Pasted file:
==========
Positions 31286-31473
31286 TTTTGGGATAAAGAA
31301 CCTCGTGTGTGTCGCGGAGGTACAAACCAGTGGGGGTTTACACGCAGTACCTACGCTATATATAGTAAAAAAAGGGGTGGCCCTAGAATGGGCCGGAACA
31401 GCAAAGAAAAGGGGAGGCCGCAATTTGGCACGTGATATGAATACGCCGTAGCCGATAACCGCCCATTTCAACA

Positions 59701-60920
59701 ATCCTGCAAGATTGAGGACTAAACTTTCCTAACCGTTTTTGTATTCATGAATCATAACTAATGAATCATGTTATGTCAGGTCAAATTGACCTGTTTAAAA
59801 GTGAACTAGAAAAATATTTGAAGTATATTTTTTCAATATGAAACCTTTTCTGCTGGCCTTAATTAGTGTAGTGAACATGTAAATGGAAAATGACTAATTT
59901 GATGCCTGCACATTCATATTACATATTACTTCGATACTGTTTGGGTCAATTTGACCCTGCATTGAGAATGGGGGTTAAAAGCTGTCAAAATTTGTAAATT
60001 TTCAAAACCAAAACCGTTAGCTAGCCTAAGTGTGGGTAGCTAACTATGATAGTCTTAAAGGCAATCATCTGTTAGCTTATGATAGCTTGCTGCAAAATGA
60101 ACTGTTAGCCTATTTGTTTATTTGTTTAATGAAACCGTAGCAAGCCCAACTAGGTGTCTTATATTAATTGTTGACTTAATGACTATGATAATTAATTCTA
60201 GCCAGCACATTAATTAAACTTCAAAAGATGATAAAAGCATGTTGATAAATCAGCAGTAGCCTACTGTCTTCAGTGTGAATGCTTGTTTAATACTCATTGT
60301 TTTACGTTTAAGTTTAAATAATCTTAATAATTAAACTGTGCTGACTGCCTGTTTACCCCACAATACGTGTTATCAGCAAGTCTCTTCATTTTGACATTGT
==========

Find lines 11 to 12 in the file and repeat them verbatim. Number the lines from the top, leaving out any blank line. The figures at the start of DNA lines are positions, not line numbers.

60201 GCCAGCACATTAATTAAACTTCAAAAGATGATAAAAGCATGTTGATAAATCAGCAGTAGCCTACTGTCTTCAGTGTGAATGCTTGTTTAATACTCATTGT
60301 TTTACGTTTAAGTTTAAATAATCTTAATAATTAAACTGTGCTGACTGCCTGTTTACCCCACAATACGTGTTATCAGCAAGTCTCTTCATTTTGACATTGT